PENNINGTON — Gov. Chris Christie on Tuesday vetoed a measure that would have raised the minimum wage in New Jersey to $15 an hour by 2021.

Standing in the middle of the produce section of the Pennington Quality Market, Christie noted “this bill would make New Jersey only the third state in the nation to adopt a minimum wage of $15, and it would trigger an escalation of wages that will make doing business in New Jersey unaffordable.

"It fails to consider the capacity of businesses, especially small businesses to absorb the substantially increased labor costs it will impose.”

Democrats will put the issue to a vote as a Constitutional amendment question on the ballot next year. Christie said he hopes "there is going to large and I hope loud public discussion” about the ballot initiative.

Christie said after Seattle began phasing in a $15 an hour minimum wage, more than 900 restaurant jobs were lost.

He also noted several stores in New Jersey, including Wendy’s, Panera and Wawa, have already started replacing workers with self-service kiosks and “that’s the wave of the future if we continue to do this type of really radical increase in the minimum wage.”

He added that “all this sounds great, raising the minimum wage, when you’re spending somebody else’s money. This will increase the price of food across the state of New Jersey in an absolutely unacceptable way.”

The minimum wage is currently $8.25 an hour.

Christie stressed you might not think this would affect you, but when you head to the market “there will be fewer people here to tend to your needs, or the prices will go even higher to be able to keep the same level of service. These are not the kind of things we want happening in our state.”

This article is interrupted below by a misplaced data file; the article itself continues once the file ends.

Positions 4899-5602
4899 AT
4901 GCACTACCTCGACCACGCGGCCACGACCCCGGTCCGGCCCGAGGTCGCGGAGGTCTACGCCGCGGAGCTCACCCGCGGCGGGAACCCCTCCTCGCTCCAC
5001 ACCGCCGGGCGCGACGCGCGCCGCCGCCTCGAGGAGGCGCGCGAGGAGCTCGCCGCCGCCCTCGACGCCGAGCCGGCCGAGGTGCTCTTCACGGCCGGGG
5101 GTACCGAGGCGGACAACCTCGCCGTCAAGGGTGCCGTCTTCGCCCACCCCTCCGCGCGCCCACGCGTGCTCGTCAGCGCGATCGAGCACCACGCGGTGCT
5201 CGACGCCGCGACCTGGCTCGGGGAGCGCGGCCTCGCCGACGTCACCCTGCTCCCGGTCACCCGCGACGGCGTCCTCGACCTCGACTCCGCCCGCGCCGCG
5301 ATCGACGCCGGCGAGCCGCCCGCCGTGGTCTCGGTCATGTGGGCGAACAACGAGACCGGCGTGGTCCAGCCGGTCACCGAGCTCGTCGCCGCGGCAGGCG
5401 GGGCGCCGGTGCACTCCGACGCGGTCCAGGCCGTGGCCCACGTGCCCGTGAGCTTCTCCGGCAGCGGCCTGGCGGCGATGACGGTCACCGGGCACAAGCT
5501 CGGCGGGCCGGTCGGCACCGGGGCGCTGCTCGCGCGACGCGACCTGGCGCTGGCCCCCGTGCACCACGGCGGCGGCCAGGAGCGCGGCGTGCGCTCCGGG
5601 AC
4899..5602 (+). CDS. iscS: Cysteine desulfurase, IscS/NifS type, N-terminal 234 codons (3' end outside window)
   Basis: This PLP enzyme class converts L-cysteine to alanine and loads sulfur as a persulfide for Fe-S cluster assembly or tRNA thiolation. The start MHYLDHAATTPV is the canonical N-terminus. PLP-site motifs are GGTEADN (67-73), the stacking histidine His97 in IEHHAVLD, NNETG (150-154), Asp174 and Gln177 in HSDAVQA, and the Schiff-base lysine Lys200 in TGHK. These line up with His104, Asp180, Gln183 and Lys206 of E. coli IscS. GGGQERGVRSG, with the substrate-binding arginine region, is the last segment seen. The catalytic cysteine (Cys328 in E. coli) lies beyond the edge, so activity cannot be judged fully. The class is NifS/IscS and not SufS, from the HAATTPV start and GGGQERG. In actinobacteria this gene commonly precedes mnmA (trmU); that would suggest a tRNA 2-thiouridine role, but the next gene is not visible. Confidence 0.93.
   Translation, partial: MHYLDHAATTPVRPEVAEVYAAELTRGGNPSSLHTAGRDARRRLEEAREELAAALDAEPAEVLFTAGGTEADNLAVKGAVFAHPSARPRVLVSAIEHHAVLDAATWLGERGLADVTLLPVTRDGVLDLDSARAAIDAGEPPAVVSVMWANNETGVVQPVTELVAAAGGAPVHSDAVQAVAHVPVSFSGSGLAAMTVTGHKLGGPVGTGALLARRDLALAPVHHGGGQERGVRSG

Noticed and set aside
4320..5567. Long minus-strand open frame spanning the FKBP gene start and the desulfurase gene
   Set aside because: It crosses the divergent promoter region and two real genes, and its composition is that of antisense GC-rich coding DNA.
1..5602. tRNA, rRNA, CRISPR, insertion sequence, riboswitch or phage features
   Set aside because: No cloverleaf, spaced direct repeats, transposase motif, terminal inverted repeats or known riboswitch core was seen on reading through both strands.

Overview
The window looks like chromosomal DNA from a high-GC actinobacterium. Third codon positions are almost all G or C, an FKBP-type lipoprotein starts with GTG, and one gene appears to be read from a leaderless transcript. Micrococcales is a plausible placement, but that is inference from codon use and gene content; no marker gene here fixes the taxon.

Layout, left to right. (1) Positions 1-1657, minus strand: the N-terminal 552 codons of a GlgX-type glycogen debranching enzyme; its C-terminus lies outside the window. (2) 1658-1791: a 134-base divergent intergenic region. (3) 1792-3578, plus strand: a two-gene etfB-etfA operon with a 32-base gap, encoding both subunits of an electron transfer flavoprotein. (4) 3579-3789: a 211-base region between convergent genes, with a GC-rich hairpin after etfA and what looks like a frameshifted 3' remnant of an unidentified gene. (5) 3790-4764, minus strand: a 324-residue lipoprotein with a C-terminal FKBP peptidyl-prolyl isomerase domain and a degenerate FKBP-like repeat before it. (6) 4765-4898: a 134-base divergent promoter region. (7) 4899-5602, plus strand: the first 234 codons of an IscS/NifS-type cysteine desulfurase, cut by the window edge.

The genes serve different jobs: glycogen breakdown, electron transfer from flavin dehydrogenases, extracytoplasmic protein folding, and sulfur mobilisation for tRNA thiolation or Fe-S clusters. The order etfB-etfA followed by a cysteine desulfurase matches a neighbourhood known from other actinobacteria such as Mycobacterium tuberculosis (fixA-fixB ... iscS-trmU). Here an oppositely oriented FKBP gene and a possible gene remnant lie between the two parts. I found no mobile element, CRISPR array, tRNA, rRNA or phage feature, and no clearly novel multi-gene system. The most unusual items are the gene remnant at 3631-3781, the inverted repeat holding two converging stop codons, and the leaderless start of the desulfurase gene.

“I don’t want to increase people’s wages cause I don’t have the right to do it. The people who should increase the wages of the folks who work for them are the people who run those businesses, based upon the contribution that they make to the success of the business, and based upon the profitability of the business. This type of heavy hand of government is the reason why in past administrations New Jersey has gotten less and less affordable.”

Assembly Speaker Vincent Prieto, D-Hudson, called Christie's veto "disappointing."

“The age-old rhetoric he is relying on also ignores the evidence – a substantial minimum wage increase will help lift countless families out of poverty, decrease government dependency and boost commerce by pumping more dollars back into the economy," Priety said.

“Today’s minimum wage does nothing short of tear families apart, forcing them to work multiple jobs just to live hand-to-mouth, while relying on government assistance to make ends meet. Meanwhile, the wealth continues to trickle up, not down."

Michael Rothwell, the owner and general manager of the Pennington Quality Market, said “businesses like ours operate on very slim profit margins, and a dramatic increase in the minimum wage would force New Jersey food stores to make up for this significant expense by reducing staff, cutting hours and raising prices, and we may be forced to reduce our health insurance benefits and require our associates to contribute more for their benefits.”

Tom Bracken, the president of the New Jersey Chamber of Commerce, who was also at the event, said the push to raise the minimum wage to $15 an hour is disturbing.

“This is not a positive for the state of New Jersey, it’s not even a positive for the people who are proposed to get a benefit from this because a lot of people will be out of a job,” he said.

Michele Siekerka, president and CEO of the New Jersey Business & Industry Association, said the proposal  "is too much too fast."

"The governor’s veto has saved thousands of small businesses from the negative impacts of a 79 percent increase in the minimum wage.

“We should instead concentrate on comprehensive reform that would make New Jersey more affordable, including reducing the highest in the nation tax burden that is making it difficult for people to afford to live here.”

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